Franklin

Using Performance Incentives to Improve Health Outcomes [electronic resource] Paul Gertler

Author/Creator:
Gertler, Paul
Publication:
Washington, D.C., The World Bank, 2012
Format/Description:
Government document
Book
1 online resource
Series:
Policy research working papers.
World Bank e-Library.
Status/Location:
Loading...

Options
Location Notes Your Loan Policy

Details

Other Title:
World Bank working papers.
System Details:
Mode of access: World Wide Web.
Summary:
This study examines the effect of performance incentives for health care providers to provide more and higher quality care in Rwanda on child health outcomes. The authors find that the incentives had a large and significant effect on the weight-for-age of children 0-11 months and on the height-for-age of children 24-49 months. They attribute this improvement to increases in the use and quality of prenatal and postnatal care. Consistent with theory, They find larger effects of incentives on services where monetary rewards and the marginal return to effort are higher. The also find that incentives reduced the gap between provider knowledge and practice of appropriate clinical procedures by 20 percent, implying a large gain in efficiency. Finally, they find evidence of a strong complementarity between performance incentives and provider skill.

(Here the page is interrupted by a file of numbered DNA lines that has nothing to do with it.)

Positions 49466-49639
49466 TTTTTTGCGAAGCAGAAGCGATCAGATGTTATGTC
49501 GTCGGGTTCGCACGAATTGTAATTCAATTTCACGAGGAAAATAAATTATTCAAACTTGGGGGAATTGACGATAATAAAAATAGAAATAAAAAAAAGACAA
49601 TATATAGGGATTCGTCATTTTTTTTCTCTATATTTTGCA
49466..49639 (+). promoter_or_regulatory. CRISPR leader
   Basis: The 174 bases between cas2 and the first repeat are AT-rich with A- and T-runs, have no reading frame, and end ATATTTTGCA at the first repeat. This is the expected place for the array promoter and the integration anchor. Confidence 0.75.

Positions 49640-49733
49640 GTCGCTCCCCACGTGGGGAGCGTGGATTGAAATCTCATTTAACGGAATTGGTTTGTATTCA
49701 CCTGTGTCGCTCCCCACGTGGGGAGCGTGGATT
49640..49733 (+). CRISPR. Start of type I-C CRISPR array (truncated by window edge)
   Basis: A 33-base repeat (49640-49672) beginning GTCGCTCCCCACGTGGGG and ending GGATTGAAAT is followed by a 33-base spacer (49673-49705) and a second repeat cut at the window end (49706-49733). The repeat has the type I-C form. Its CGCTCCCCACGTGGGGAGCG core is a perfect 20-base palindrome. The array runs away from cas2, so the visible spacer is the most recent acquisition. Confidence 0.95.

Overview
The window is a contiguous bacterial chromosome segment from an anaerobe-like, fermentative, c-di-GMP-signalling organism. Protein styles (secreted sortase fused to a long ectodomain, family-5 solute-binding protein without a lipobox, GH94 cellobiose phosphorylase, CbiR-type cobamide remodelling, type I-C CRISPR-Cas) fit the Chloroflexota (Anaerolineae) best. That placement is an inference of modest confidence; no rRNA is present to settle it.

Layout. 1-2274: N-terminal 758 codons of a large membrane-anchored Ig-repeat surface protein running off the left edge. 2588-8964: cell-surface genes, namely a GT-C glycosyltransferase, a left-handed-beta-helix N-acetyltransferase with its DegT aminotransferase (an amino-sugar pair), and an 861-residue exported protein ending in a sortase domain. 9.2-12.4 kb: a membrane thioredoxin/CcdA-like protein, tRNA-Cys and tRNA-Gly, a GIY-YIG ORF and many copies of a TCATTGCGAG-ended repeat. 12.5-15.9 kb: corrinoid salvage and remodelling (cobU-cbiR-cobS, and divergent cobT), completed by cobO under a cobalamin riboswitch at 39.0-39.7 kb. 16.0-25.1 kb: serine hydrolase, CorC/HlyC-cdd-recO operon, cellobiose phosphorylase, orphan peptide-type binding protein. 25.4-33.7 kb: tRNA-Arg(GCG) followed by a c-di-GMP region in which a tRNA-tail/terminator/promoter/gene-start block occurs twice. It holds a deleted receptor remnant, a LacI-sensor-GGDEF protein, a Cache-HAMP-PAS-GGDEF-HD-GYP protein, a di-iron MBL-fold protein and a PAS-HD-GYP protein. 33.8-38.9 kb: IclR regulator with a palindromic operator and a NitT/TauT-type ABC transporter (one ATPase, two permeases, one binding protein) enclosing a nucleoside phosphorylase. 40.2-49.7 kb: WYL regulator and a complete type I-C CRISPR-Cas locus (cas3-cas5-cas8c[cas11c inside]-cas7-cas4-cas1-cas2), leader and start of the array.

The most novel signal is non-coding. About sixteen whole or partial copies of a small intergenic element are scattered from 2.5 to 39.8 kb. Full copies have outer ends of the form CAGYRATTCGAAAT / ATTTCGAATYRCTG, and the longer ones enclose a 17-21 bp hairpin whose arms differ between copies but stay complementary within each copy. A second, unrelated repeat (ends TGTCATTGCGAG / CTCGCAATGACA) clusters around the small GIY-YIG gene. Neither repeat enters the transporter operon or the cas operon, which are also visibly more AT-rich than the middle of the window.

Notes:
Description based on print version record.
Contributor:
Gertler, Paul
Vermeersch, Christel
World Bank.
Other format:
Print version: Gertler, Paul. Using Performance Incentives to Improve Health Outcomes.
Publisher Number:
10.1596/1813-9450-6100
Access Restriction:
Restricted for use by site license.